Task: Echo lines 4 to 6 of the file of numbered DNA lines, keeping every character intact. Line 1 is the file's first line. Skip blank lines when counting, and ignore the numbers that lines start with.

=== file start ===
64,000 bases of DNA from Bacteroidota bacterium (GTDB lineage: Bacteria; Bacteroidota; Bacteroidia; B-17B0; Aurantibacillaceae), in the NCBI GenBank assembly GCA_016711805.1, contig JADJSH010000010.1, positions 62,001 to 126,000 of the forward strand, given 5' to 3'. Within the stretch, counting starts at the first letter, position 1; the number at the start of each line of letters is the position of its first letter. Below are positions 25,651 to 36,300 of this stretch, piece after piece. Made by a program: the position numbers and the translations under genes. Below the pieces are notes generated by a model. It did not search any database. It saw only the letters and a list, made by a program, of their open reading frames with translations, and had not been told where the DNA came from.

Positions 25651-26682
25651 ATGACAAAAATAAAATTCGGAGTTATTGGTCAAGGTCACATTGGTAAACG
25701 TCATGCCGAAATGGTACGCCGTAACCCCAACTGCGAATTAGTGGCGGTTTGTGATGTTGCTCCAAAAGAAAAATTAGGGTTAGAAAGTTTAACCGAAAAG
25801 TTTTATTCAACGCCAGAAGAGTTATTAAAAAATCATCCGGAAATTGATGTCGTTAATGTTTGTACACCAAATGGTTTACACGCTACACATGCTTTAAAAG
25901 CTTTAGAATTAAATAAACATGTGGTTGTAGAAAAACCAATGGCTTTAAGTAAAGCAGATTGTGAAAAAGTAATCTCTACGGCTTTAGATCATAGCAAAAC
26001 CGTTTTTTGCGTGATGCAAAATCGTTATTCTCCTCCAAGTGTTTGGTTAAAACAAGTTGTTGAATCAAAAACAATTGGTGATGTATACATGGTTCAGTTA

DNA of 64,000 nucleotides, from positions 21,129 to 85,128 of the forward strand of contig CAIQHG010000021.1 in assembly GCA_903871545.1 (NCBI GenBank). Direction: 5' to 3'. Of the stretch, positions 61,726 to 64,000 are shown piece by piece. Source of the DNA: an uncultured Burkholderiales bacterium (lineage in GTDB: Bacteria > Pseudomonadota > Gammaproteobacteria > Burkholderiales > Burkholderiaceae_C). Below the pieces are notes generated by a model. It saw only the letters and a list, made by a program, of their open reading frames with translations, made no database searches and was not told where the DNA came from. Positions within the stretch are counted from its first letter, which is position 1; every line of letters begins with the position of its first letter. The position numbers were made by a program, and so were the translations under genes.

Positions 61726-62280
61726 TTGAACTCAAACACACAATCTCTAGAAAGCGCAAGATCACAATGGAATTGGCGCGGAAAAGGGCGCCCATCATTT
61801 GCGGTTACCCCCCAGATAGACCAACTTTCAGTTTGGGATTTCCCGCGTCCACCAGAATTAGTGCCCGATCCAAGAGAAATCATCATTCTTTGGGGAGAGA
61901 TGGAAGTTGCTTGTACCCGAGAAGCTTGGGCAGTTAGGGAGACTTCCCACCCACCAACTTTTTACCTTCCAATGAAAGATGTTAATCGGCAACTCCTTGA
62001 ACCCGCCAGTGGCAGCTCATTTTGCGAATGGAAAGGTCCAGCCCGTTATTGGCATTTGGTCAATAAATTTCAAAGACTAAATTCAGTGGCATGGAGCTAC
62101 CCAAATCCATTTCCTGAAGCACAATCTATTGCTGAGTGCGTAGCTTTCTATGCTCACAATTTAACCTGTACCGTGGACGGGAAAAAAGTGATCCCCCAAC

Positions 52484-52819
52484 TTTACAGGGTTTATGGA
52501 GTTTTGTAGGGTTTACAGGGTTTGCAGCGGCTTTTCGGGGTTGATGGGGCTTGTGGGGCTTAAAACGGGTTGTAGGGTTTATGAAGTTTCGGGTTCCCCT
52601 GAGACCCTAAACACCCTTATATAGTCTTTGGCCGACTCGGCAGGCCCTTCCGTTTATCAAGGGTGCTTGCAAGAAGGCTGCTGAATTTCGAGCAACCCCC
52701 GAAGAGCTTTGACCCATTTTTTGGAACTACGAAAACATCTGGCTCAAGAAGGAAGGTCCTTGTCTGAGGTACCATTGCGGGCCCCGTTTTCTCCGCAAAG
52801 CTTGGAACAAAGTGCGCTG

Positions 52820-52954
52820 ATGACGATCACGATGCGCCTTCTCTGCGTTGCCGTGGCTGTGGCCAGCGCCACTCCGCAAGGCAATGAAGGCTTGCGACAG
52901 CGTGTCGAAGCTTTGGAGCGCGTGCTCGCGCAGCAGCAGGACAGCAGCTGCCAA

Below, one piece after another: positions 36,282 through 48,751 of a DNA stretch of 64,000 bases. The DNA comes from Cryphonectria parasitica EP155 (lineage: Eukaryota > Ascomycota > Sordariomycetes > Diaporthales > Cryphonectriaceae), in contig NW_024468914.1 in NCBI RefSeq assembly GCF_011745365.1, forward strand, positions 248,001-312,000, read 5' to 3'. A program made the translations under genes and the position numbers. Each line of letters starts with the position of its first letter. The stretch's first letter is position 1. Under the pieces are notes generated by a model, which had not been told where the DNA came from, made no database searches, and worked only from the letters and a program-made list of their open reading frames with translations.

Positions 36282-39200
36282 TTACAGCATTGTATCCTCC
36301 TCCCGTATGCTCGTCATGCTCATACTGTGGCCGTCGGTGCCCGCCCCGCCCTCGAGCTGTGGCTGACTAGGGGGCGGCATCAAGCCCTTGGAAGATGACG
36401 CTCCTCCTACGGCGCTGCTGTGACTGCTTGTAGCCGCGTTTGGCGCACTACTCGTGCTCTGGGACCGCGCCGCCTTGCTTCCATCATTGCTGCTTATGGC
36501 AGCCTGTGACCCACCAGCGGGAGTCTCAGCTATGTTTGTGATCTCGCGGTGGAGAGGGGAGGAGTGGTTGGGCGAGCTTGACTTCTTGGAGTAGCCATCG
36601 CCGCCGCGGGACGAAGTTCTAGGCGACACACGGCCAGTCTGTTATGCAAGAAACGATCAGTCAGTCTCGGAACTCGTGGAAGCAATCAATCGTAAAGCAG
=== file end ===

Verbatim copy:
25701 TCATGCCGAAATGGTACGCCGTAACCCCAACTGCGAATTAGTGGCGGTTTGTGATGTTGCTCCAAAAGAAAAATTAGGGTTAGAAAGTTTAACCGAAAAG
25801 TTTTATTCAACGCCAGAAGAGTTATTAAAAAATCATCCGGAAATTGATGTCGTTAATGTTTGTACACCAAATGGTTTACACGCTACACATGCTTTAAAAG
25901 CTTTAGAATTAAATAAACATGTGGTTGTAGAAAAACCAATGGCTTTAAGTAAAGCAGATTGTGAAAAAGTAATCTCTACGGCTTTAGATCATAGCAAAAC